What does this all mean ........extra info to previous letter
Hi I have found my MRI scan results and wondered if you could ellaberate on some of the points.
Some straightening of the normal cerical lordosis Degenerative discal changes and osteophyte formation of moderate severity seen at c5-c6. The lower neck is particularly vulnerable after a whiplash type injury. If a ligament called the PLL is stretched or torn it allows a change in the posture of the neck: straightening of the lordosis.
What simultaneously frequently happens is loss of movement (in chiropractic jargon a "fixation" or subluxation. This loss of movement results in "immobilisation arthritis": osteophyte formation. Because the disc is also in part hyaline cartilage, dependent on movement for its normal nutrition, that fixation also results in degeneration of the cartilage: Degenerative discal changes.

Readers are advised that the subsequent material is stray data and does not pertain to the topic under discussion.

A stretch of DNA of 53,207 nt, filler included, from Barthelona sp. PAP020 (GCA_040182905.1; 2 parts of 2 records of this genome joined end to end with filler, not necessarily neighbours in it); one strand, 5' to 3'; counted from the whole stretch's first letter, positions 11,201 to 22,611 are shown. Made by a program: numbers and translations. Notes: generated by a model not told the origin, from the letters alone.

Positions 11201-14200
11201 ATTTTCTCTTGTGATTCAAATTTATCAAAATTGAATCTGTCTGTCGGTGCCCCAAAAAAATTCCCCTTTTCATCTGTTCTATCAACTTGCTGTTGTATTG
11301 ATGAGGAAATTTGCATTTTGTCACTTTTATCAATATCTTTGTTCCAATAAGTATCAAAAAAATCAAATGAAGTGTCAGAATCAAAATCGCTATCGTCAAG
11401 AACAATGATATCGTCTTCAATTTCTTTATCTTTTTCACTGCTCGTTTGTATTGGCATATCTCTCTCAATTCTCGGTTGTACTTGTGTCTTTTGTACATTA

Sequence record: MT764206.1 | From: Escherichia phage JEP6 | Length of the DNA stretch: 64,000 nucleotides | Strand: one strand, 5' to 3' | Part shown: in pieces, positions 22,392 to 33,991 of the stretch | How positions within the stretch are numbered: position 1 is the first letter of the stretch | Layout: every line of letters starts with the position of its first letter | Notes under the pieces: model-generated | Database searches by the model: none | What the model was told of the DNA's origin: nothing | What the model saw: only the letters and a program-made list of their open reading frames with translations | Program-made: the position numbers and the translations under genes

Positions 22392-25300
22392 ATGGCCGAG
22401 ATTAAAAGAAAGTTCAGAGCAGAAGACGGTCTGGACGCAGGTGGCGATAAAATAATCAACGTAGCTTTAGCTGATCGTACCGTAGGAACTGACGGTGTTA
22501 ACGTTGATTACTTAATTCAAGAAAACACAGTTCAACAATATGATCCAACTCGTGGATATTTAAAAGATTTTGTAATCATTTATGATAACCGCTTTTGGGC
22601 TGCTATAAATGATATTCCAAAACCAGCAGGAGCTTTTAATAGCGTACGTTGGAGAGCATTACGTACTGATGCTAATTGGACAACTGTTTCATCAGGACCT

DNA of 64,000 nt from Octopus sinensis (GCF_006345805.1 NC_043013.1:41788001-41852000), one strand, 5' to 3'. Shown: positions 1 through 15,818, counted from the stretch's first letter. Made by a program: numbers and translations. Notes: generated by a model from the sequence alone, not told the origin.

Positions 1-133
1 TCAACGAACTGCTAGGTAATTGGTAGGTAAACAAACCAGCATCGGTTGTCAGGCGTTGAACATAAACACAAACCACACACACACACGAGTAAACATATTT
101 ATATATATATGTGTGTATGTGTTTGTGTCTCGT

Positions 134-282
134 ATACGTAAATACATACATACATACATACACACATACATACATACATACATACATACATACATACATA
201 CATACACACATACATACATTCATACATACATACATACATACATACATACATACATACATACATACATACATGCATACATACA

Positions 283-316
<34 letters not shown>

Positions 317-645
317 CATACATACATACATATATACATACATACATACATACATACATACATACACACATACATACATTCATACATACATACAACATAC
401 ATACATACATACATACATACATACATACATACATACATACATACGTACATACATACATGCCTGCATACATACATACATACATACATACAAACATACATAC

Slight encroachment on the exit foramina of the c6 roots bilaterally slightly more so on the left than the right. (please explain) The nerve roots escape from the spinal canal via a "foramen". Those osteophytes mentioned above can encroach the foramen and threaten the nerve. It's a not uncommon finding after a neck injury. The net result is tingling and sometimes pain in the arms.
This is due to degenerative disk bulging and osteophyte formation. (why has this happenend) sometimes from the injury itself, but more usually as a result of the immobilisation the disc cartilage slowly degenerates.
There is a focal right sided disc prolapse at the c6-7 level which is effacing the right c7 root to the exit foramen. Over and above the narrowing of the foramen due to the osteophytes, you also have a bulging disc that is encroaching the nerve that supplies the middle finger.